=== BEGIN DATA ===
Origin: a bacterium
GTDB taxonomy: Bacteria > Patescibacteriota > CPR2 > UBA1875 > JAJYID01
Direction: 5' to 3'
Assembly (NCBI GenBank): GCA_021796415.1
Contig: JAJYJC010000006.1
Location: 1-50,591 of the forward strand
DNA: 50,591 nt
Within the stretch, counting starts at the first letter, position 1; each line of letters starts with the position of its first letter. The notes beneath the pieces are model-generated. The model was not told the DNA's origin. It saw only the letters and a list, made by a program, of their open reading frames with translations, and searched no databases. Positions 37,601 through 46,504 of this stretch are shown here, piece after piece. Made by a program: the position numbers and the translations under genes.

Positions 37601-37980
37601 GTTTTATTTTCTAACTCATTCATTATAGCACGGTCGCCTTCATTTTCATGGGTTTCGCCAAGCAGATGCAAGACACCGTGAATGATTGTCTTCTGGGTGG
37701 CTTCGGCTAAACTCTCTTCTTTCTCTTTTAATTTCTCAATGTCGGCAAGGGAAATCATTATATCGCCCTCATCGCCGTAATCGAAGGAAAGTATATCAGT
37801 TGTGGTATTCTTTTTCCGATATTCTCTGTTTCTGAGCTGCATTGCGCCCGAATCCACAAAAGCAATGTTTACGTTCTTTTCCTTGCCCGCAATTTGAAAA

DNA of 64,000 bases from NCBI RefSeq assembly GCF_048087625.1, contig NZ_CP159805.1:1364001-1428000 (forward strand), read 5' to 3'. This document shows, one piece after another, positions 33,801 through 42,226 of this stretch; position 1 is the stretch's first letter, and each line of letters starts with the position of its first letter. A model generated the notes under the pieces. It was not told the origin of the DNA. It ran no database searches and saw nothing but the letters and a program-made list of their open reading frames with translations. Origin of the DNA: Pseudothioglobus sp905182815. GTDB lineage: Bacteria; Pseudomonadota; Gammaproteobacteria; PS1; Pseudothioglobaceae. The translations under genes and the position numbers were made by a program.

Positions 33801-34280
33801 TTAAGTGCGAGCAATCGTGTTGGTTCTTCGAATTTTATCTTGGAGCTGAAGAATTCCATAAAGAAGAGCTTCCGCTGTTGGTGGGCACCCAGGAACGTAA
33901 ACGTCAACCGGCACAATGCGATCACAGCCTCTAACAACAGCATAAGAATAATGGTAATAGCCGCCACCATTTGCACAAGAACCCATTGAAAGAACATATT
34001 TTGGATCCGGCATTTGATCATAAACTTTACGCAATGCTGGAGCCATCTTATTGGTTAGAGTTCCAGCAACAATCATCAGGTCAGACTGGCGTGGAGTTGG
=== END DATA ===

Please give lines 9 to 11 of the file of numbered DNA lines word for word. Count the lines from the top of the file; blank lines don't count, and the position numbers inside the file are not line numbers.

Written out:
Positions 37601-37980
37601 GTTTTATTTTCTAACTCATTCATTATAGCACGGTCGCCTTCATTTTCATGGGTTTCGCCAAGCAGATGCAAGACACCGTGAATGATTGTCTTCTGGGTGG
37701 CTTCGGCTAAACTCTCTTCTTTCTCTTTTAATTTCTCAATGTCGGCAAGGGAAATCATTATATCGCCCTCATCGCCGTAATCGAAGGAAAGTATATCAGT